Mars Exploration Rovers Update: Spirit Continues Progress in 'Rehab;' Opportunity Returns "Phenomenal" Images Challenger Crew Remembered
While the first Mars Exploration Rover, Spirit, continues to make progress in 'rehab,' members of the science teams are marveling at the images Opportunity is sending home.
The latest pictures from Opportunity reveal in better detail the striped and cracked layers of rock in the outcropping of bedrock just 26 feet (about 8 meters) away from where the second MER rover came to a stop last Saturday night.
The outcrop at first glimpse appeared to be rather large and imposing, something that initially concerned some engineers who wondered about Opportunity's ability to navigate up and over or around them. But as the pictures continued to stream in, especially the first images taken by the PanCam, the scientists had a chance to more closely examine the rover's immediate surroundings. They found "pretty phenomenal" detail, noted Jim Bell, lead scientist for the PanCams the images were projected at the daily news briefing. And, with that detail they discovered that the outcrop was composed of "tiny rocks," as lead scientist Steve Squyres described them.
"The thinnest layers we're seeing are a centimeter -- the thickness of your finger -- so they are very small features," Squyres said. "The highest point is a foot. That means this will be significantly less threatening to the rover, significantly easier to access, because you can drive right up on it."
Once the science teams get the chance to check out this formation up close with Opportunity's payload of instruments, they will in all likelihood be able to reconstruct the geologic events that formed the various layers, according to both Squyres and science team member Andrew Knoll, of Harvard University.
While the science teams, obviously, have no way of knowing yet what the composition of the rocks in the outcrop is, they do have two primary working hypotheses. One holds that this bedrock was formed by falling volcanic ash; the other proffers they were formed by sediments deposits carried there by water or wind, or both. "We should -- with Opportunity's unique payload -- be able to distinguish between those two hypotheses," offered Knoll.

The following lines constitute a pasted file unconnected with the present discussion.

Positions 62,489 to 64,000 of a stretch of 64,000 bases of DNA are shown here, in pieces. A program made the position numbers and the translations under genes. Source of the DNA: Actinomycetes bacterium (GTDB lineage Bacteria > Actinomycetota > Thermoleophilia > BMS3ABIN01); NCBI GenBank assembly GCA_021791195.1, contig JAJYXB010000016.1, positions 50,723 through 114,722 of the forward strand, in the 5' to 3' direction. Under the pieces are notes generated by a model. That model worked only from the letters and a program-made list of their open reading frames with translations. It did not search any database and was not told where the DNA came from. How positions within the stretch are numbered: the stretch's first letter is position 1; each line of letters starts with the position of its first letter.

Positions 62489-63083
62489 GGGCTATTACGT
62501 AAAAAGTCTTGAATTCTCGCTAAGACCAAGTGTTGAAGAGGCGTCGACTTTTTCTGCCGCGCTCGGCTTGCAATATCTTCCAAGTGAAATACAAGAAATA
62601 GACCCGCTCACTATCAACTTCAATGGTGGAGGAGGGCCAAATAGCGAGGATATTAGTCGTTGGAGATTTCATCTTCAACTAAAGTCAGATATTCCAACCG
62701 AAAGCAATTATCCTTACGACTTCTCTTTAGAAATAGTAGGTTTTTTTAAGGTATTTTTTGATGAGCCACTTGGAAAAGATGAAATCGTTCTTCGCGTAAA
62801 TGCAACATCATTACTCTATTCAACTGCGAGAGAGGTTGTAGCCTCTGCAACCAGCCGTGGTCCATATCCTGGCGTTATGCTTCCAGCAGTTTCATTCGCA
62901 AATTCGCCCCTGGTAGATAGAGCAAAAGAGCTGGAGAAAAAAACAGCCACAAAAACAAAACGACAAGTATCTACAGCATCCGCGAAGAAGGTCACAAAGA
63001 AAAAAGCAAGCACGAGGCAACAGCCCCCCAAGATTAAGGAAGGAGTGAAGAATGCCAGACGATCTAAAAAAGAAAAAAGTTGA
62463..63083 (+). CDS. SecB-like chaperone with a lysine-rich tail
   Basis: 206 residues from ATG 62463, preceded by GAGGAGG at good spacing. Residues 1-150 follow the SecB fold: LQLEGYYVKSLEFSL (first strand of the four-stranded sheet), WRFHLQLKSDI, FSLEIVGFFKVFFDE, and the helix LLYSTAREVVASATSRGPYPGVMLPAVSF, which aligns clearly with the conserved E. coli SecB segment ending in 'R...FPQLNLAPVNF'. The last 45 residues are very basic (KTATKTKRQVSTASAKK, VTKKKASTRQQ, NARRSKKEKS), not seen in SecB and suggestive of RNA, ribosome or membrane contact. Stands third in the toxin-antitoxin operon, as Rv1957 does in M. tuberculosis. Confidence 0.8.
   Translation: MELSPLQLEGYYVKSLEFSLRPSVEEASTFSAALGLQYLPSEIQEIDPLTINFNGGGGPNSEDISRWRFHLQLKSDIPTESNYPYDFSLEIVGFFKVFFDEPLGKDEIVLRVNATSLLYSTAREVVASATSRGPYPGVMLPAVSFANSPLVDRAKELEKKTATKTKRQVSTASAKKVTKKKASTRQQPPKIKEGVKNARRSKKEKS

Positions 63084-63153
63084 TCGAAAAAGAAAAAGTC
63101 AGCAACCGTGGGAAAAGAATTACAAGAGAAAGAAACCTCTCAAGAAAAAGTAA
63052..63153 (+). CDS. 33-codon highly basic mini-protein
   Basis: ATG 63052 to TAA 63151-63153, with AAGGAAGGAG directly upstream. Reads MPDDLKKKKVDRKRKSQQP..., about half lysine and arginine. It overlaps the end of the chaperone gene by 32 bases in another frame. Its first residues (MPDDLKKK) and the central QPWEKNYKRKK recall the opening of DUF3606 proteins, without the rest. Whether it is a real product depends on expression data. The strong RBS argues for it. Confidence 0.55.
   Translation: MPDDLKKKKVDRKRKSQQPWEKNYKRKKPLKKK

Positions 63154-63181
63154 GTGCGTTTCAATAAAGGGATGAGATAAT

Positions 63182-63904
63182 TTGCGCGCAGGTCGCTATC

This outcropping of bedrock "blew away" the science team -- as Squyres put it -- not only because it is the first bedrock ever found on Mars, but because it could possibly, quickly reveal whether water played a role in its formation, and perhaps reveal whether Meridiani Planum ever boasted an environment capable of sustaining life as we know it. If they do turn out to be sediments, water will have been almost certainly involved, Squyres noted. "I doubt these are windblown deposits," he said. Water would be appear in this case to be more likely, Knoll agreed, than wind.
Still, a "key Issue" is the duration or persistence of the water. "We have known for sure from orbital images that there has to be role for water . . . [that's] a big question that we hope Meridiani will address -- is it alright to have water for short bursts or do we need persistent water for thousands, millions of years?" expounds Squyres. "In that regard, both Gusev and Meridiani are interesting places to go, because the entering hypotheses were -- what we see at Gusev and the iron at Meridiani -- could be consistent with persistent water.."
"This lighter unit [of rock] is very widespread and covers thousands of square miles just beneath the surface [of this fine-grained, dark red gray soil] at Meridiani," Knoll added. "Any kind of mechanism we think about has to be one that is not only reasonable in terms of what we can see at the level of this crater we've plunked into, but has to apply to a much larger area," he pointed out.